First move your spine away from the back of your chair to sit on the front half of the chair. Place your feet flat on the floor directly under your knees. You should have a fist sized space between your feet and knees.
Look straight ahead and sit as tall and relaxed as possible. Already your vertebrae will be stacking up so the natural curves of your spine will already have improved. Staying tall and relaxed, let your body breathe in through the nose. As you breathe out through your lips think this thought: sternum through towards your spine.
As your body strengthens and becomes more used to not slumping forward, or leaning back, aim to breathe this way more often. This will give you a sense of instant calm.
2. Get the most out of lying down
Image source: @theinvisibleexercise
Lying on your back, bend your knees so that the soles of your feet are comfortably on the ground and not too close or too far from your bottom. Place your arms to each side in an anatomical position. This means your arms angle out from your body and your hands will be roughly 30 cm from your sides.
Sink the top parts of both your upper arm bones into the floor. This naturally rolls your collarbone wide and repositions your thoracic spine. This relaxes the large upper back and neck muscles and fires up the hundreds of smaller muscles around your spine and ribcage. As the pressure will be taken off major joints, you will feel more relaxed.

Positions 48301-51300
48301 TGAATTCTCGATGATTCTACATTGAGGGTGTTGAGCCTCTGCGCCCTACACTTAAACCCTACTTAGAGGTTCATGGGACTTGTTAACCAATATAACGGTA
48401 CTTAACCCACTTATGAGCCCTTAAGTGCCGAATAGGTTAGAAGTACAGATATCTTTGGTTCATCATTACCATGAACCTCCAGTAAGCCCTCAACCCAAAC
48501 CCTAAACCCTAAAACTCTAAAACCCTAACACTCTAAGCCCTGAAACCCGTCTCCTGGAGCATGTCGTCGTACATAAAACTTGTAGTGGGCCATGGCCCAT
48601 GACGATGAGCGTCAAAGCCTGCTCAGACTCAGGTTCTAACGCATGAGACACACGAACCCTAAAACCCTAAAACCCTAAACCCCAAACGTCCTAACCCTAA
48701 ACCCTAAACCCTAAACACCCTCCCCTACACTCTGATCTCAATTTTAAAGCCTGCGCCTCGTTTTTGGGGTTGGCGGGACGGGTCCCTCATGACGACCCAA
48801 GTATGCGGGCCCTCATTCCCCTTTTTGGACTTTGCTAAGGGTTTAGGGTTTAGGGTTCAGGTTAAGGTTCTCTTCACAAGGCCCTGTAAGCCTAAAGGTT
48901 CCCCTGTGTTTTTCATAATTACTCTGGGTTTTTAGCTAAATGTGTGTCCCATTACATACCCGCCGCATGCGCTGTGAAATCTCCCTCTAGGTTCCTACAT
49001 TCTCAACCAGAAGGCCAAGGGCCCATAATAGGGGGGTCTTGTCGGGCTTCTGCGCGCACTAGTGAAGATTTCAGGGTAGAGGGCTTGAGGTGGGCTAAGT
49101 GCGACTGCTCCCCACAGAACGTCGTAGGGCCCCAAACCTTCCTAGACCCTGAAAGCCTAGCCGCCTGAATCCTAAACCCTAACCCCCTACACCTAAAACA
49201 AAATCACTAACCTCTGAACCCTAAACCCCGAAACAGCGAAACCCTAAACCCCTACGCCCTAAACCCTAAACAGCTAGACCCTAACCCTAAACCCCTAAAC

3. Combine the lying posture with the breathing technique
Now keep your arm bones still and breathe in. Blow gently through your lips and think this thought: sternum down towards the floor. As you think that thought, all of your abdominal and breathing muscles immediately activate to flatten your abs and strengthen your body front and back. The act of concentrating on your breathing and adding this thought will centre your mind.
4. Keep calm whilst upright
We spend a lot of time standing around – unfortunately nowadays that means we’re often looking down at our phones. This pulls the neck forward resulting in a hunchback. Always look ahead if you can.
When standing still, look straight ahead with your feet 10cm apart. Stand as tall and relaxed as possible. You will instantly look and feel slimmer as your lower and upper back will lift and your shoulders will relax. This will reduce strain throughout your spine, especially your upper torso and neck. As a result, you’ll feel a lot calmer. What’s more, if you’re not reading a whole lot of unnecessary stuff on your phone, that’ll only make you even more calm!
Editors note: This year I’ve been enjoying my stand up desk and have even bought a bigger iMac (rather than just using my laptop all the time as pictured above) so that my screen is at eye level and I have the 90 degree angle in my arms when typing. This has made such a difference to my stress levels and the amount of tension in my shoulders! Highly recommend!
Latest posts by Amy Darcy (see all)
- Strategies to stop Emotional Eating - August 20, 2020
- Moroccan roasted cauliflower with grilled fish - August 7, 2020
- Good mood food – Peanut Butter Oat Bars (GF option!) - July 27, 2020